May you all get what you deserve this year! Is that the fairest wish of all? Perhaps, but it’s a double-edged wish that slides from negative to positive depending on the wisher’s intention. The cheery meaning is, of course, may you get the good you deserve, not the bad you don’t.
As 2016 settles in, now’s the time of tweaks and change, of encouraging the new me butterfly to emerge from its chrysalis of resolutions.
That we embrace and celebrate change shows how it’s embedded in our souls. We are the adaptable ape shaping the future as we go even if it’s not always easy.
As the Roman poet Ovid put it, “I see better things, and approve, but I follow worse.” Commiseration across the ages from a man who lived in a city renowned for excess, about how our struggle to improve can be tough going. He had other thoughts we still use today to help us along. “Pursuits become habits,” he wrote, and then, “Habits change into character.” But more famously, he coined the phrase, “the ends justify the means,” which adds a certain ruthlessness to proceedings. Just do it.
Ovid’s greatest work is Metamorphoses, an epic spread across 15 books. “I intend to speak of forms changed into new entities,” read the opening lines. It was published about the same time as he was sent into exile by Emperor Augustus. No one knows why. The emperor kept it secret. But most likely Ovid was seen to fall short of the public morality which the emperor hoped to restore.
Ovid had become famous in his home town for his book The Art of Love, a manual that, in its celebration of all we do for love, encompasses adultery, obscenity and other fruits of fancy.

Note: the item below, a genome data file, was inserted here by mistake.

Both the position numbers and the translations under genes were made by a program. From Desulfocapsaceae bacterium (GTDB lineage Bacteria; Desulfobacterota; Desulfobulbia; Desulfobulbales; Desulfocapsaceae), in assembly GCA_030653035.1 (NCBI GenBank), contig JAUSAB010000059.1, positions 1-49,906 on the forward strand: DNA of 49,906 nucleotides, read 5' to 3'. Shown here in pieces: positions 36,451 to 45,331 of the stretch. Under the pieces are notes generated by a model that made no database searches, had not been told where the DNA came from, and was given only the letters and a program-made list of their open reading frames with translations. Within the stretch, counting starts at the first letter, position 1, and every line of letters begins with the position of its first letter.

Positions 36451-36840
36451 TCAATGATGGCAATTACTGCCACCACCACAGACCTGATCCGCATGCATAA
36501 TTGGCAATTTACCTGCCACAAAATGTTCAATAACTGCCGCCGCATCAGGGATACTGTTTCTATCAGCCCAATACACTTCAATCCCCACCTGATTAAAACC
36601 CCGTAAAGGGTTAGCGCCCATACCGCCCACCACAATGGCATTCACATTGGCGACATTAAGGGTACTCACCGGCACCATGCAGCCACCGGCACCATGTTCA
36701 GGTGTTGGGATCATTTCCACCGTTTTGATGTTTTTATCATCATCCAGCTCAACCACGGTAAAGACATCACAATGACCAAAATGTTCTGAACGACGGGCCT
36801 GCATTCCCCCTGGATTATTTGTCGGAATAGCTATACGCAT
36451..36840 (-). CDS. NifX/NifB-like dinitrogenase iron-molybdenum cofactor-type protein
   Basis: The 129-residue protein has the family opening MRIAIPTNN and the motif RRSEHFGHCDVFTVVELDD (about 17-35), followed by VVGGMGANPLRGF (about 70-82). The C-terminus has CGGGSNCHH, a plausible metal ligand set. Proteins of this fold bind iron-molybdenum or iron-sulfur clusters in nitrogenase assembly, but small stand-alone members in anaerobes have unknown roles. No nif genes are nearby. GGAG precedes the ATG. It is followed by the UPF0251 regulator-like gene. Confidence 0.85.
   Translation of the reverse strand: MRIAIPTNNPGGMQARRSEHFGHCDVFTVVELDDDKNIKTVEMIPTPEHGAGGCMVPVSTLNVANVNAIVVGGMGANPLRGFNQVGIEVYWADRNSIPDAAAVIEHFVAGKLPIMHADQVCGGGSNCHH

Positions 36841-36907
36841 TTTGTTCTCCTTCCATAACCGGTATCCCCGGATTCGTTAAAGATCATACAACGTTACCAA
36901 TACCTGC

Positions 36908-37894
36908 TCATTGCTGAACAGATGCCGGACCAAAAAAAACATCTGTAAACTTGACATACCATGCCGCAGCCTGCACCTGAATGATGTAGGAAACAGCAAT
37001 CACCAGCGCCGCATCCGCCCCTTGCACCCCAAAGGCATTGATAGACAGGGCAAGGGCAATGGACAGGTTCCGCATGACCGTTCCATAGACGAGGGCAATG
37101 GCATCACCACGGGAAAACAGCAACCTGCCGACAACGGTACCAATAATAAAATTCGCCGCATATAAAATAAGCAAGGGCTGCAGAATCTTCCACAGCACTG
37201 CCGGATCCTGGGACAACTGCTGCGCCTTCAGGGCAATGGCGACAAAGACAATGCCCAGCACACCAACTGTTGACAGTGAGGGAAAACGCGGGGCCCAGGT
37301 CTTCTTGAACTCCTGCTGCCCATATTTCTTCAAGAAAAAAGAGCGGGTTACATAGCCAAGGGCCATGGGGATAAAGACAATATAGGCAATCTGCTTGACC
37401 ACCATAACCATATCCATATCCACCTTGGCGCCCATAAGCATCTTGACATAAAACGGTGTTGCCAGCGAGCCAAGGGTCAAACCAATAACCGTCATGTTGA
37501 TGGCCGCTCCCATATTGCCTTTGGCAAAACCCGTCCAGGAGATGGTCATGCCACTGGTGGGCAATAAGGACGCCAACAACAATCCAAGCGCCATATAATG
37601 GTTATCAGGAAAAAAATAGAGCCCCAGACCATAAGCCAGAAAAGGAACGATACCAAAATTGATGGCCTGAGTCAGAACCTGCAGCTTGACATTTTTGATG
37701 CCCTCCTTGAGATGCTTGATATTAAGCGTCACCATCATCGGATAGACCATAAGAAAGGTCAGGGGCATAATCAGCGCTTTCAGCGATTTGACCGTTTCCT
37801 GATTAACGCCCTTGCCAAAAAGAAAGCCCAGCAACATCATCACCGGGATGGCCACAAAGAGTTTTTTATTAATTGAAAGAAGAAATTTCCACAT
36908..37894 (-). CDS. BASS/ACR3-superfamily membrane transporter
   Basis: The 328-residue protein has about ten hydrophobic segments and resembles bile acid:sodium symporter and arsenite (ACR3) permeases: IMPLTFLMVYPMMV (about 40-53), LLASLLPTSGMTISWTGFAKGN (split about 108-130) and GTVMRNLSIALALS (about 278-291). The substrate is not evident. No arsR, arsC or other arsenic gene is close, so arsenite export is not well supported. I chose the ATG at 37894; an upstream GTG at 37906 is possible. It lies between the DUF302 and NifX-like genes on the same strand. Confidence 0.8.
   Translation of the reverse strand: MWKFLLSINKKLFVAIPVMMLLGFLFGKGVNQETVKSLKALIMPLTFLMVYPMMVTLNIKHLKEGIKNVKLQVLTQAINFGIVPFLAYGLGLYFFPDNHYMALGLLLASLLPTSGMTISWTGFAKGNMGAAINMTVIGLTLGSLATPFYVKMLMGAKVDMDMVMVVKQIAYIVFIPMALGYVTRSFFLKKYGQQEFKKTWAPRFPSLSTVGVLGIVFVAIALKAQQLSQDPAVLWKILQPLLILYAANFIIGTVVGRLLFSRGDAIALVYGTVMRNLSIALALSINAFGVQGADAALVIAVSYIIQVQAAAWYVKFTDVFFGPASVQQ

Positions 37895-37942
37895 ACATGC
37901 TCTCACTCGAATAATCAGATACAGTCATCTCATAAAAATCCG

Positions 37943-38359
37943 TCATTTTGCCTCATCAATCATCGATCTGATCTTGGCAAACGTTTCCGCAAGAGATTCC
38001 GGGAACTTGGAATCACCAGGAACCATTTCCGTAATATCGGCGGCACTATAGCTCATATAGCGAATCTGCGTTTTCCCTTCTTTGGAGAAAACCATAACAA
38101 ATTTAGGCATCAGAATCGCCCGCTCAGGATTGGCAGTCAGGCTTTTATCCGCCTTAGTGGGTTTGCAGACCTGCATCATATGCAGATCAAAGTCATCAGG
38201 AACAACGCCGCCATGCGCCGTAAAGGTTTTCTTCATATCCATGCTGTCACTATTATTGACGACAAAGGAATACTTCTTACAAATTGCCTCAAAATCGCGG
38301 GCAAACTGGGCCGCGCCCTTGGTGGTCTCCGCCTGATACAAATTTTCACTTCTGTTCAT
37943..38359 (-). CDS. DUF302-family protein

This was a time of rapid expansion and change in the empire, peopled by many that we still know today: Augustus, Claudius, Virgil, Antony, Cleopatra, Pliny, Tiberius, and Jesus, who was born, it is estimated, in 5BC, when Ovid was aged 38 (he lived from 43BC to 17AD).
Quite possibly, Ovid wrote his lines about wanting to be better but “following worse” at the start of the year 0, after an almighty new year’s eve. It may have been the same day he decided a giant book on the subject was needed and so began Metamorphoses.
Change is in everything, he concludes, and love is the highest power of all. Timeless stuff we relate to now more than ever. Our age enables change to an astonishing degree. Within twelve months, a person can, if they so wish, swap the continent they live on, the friends they keep, their name, their job and their gender. It’s a wonder anything ever stays the same at all.
We seek change for its own sake too, of course, for the refreshment it brings, the perspective, the need to grow. Or from pure restlessness.
In modern parlance, we give it a maths spin. We live in a zero sum universe, we say. Energy is never lost; it is always converted into something else. Much that transforms around us we can see: water becomes steam; winter turns to spring. At other times it’s more subtle: an itch becomes a scratch; hope flowers into confidence.
And then sometimes, it’s downright deep and metaphysical. For every proverb or Roman poet telling us to do one thing, another says do the opposite. There is a confusion of guidance. Too many cooks spoil the broth but many hands make light work. Do it well or not at all, although half a loaf is better than none. Birds of a feather flock together; opposites attract.
In the end, it seems, anything goes. For all the chaos and theories and signposts, what the universe craves is balance.
So balance is a constant and change is a constant. That’s the paradox. And while it might be true for the whole wide universe, there’s another axis that is of special importance for humans. What we aspire to is rarely the same across cultures.
Beauty and appearance are prime examples. Take skin colour. Pale skinned people will flock to the beach like pink sheep in search of a darker tan, while many dark-skinned people yearn for lighter skin. Corner stores across Asia and Africa sell countless products to whiten, lighten and brighten your life. Never mind the grass is always greener. It’s like everyone’s reaching for one shade of honey.
Or take bums! In London, everyone wants a smaller one. Surgeons can live a good life off it. 75 clinics in the UK specialise in buttock reduction. Meanwhile, over the pond in Rio, buttock surgery is the rage too, but there everyone wants a bigger one. Go figure.
We are all, collectively, returning to the norm at any given minute. And at the same time we want to be different!
May your grass be the greenest in 2016 and may your year be as sweet as honey.
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